Ligier Preparing Hardcore Sports Car for 50th Anniversary
Good golly. It sure seems like there’s a bunch of unnecessary high performance cars under development that pass well beyond the limits of most normal people’s purchasing power. Maybe it’s our imagination, but there appears to be some sort of performance car renaissance taking place at the moment.
Throw another one onto the pile. Ligier, a company you’ve probably never heard of unless you’re seriously into vintage Formula One, present-day Le Mans 24 Hours, or French mini cars, is developing a road-going sports car. While it should have an almost semi-reasonable price tag for a boutique model, it’s still going to be more expensive than most people want to pay. Also, like so many of these specialty cars, we’re not going to bet on it spending much time outside of Europe — which would be a tragedy, since this thing sounds absolutely incredible on paper.
According to Motor1, the unnamed model will be revealed in September as a tribute to the founder of the brand, former racing driver and rugby player Guy Ligier. Sales are expected to commence a couple of months later. Details are scarce leading up to the reveal, but Motor1 claims the vehicle will employ a 3.7-liter V6 engine delivering around 330 horsepower mated to a six-speed sequential gearbox with paddle shifters, which is both fantastic and ridiculous for a claimed street-legal car.
That’s the same displacement and output as the Nissan 370Z. Considering the Japanese brand’s current relationship with Ligier, it wouldn’t surprise us to learn the vehicle is actually using the VQ37VHR. While that unit’s output is respectable, it’s not a fire-breathing dragon. However, the forthcoming Ligier is supposed to adhere to the FIA’s Group E2-SH regulations, which would necessitate four seats and and a curb weight of no more than 1,720 pounds (based on the engine displacement).
A curb weight like that makes the Mitsubishi Mirage look like a glutinous pig by comparison. Hell, a Lotus Exige weighs more than that. With such a trim waistline, we estimate a 1/4 mile time in the 10-second range — depending on gearing. Still, we doubt a vehicle like this would spend much time on any track that lacked turns, especially since it’ll probably lack a bunch of safety features that will help keep it out of American garages. Maybe Ligier can enact some Caterham shenanigans and ship it over as a kit car.
Fully assembled, the model is rumored to cost approximately $103,400. Not a bargain, but we’ve seen less impressive sounding track-day darlings going for far more lately. We’ll see what it looks like next month; all the teaser images show us is that it’ll come from the factory with a sizable spoiler, Mustang-esque LED taillights, and a rather impressive footprint. The Group E regulations the model is claimed to adhere to also mandate the “appearance of a large production car,” so don’t expect something the size of a Toyota 86. The Ligier should seat a family of four without much trouble and be so stripped-down that riding in anything but the driver’s seat will feel like a punishment.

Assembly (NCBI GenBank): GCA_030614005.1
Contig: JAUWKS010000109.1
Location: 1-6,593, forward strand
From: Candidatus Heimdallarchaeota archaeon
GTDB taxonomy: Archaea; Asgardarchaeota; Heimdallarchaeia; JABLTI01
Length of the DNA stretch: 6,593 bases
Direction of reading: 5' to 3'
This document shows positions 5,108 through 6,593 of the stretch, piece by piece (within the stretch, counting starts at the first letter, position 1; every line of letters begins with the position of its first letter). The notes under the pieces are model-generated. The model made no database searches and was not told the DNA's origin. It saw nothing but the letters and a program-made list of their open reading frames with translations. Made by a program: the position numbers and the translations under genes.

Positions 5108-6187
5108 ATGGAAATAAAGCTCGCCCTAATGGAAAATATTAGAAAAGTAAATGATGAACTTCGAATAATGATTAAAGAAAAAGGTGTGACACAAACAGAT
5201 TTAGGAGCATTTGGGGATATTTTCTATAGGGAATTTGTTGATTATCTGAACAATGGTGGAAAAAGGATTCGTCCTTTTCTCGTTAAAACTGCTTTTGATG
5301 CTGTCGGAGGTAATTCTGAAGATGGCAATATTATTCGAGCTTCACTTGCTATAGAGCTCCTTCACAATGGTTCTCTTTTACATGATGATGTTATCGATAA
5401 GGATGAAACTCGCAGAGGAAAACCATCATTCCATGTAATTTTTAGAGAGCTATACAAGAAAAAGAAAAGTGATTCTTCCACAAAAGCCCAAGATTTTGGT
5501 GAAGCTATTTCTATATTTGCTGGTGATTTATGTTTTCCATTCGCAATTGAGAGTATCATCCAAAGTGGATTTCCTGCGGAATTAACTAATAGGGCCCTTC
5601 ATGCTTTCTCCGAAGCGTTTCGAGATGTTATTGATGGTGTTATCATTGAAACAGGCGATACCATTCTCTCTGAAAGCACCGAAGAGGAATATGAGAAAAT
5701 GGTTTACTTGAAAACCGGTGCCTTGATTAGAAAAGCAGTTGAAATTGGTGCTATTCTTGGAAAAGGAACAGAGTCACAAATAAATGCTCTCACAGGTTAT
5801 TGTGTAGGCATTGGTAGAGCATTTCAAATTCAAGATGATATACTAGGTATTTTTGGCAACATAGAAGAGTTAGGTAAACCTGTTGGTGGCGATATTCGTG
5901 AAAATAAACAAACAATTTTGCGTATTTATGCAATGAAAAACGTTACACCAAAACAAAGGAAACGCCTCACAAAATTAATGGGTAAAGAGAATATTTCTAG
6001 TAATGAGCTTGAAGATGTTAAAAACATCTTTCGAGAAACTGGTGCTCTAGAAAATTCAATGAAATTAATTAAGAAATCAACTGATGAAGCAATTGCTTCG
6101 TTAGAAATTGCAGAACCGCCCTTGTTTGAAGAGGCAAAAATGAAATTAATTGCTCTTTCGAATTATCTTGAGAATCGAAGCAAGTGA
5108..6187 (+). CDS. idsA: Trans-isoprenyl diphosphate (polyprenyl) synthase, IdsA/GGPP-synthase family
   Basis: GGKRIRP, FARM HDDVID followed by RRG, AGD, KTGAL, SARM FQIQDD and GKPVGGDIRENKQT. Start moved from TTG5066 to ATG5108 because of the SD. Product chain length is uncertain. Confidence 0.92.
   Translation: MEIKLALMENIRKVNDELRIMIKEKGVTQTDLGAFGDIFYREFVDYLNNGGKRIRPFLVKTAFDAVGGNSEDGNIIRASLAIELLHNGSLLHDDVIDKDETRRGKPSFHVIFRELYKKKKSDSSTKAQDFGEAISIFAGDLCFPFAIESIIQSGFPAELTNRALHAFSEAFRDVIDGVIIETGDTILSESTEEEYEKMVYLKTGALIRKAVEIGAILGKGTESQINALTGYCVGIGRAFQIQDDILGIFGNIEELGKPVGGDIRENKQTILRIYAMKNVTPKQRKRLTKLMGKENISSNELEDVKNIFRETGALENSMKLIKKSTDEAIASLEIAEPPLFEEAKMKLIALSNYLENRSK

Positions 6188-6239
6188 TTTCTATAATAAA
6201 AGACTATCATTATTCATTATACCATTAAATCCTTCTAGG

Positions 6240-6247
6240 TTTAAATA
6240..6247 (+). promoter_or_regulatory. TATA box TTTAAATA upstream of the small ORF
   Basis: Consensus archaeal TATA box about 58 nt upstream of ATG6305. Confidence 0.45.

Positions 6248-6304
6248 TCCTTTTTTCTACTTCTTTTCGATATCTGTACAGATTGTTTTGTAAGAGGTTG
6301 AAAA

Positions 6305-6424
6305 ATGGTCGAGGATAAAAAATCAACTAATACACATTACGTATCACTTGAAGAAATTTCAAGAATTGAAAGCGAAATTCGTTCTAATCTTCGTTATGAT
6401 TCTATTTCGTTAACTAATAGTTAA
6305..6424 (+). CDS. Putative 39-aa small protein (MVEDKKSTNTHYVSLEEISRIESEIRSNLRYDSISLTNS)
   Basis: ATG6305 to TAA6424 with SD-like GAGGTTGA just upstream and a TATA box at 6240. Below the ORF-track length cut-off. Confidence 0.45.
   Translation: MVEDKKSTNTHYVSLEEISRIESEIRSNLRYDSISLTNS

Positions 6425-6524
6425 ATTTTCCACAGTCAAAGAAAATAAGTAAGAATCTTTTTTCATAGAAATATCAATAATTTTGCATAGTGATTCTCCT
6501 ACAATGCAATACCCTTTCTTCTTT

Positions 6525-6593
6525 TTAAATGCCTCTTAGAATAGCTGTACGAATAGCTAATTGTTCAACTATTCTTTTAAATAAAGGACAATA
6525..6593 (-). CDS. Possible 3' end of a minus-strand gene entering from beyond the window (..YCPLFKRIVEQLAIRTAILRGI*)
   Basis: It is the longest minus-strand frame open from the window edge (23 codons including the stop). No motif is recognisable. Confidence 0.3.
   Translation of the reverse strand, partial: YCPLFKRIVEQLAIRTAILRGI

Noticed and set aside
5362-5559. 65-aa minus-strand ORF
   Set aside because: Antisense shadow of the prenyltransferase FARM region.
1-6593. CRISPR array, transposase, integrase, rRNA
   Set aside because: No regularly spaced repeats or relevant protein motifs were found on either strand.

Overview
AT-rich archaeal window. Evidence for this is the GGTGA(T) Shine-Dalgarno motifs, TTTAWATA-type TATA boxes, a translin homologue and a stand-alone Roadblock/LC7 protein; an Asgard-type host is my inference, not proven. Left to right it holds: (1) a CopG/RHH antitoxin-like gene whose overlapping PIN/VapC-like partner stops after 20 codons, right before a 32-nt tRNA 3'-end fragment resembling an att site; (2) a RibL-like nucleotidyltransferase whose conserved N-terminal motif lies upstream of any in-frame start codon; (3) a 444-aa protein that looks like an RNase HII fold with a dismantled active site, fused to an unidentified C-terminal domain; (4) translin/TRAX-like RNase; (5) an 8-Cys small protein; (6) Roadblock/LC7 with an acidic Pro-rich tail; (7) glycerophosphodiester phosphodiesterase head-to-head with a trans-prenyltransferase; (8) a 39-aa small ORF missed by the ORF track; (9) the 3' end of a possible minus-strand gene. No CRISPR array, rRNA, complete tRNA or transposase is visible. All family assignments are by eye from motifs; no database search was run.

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- Bobbysirhan The Pulitzer Center that collaborated with PBS in 'reporting' this story is behind the 1619 Project.
- Bobbysirhan Engines are important.
- Hunter Ah California. They've been praying for water for years, and now that it's here they don't know what to do with it.
- FreedMike I think this illustrates a bit of Truth About PHEVs: it's hard to see where they "fit." On paper, they make sense because they're the "best of both worlds." Yes, if you commute 20-30 miles a day, you can generally make it on electric power only, and yes, if you're on a 500-mile road trip, you don't have to worry about range. But what percentage of buyers has a 20-mile commute, or takes 500-mile road trips? Meanwhile, PHEVs are more expensive than hybrids, and generally don't offer the performance of a BEV (though the RAV4 PHEV is a first class sleeper). Seems this propulsion type "works" for a fairly narrow slice of buyers, which explains why PHEV sales haven't been all that great. Speaking for my own situation only, assuming I had a place to plug in every night, and wanted something that ran on as little gas as possible, I'd just "go electric" - I'm a speed nut, and when it comes to going fast, EVs are awfully hard to beat. If I was into hypermiling, I'd just go with a hybrid. Of course, your situation might vary, and if a PHEV fits it, then by all means, buy one. But the market failure of PHEVs tells me they don't really fit a lot of buyers' situations. Perhaps that will change as charging infrastructure gets built out, but I just don't see a lot of growth in PHEVs.
- Kwik_Shift Thank you for this. I always wanted get involved with racing, but nothing happening locally.
Those tail lights look straight off a Nissan Pulsar
Hey, borrowing 2 trillion from China to give to rich people (aka tax cuts) has to go somewhere, right?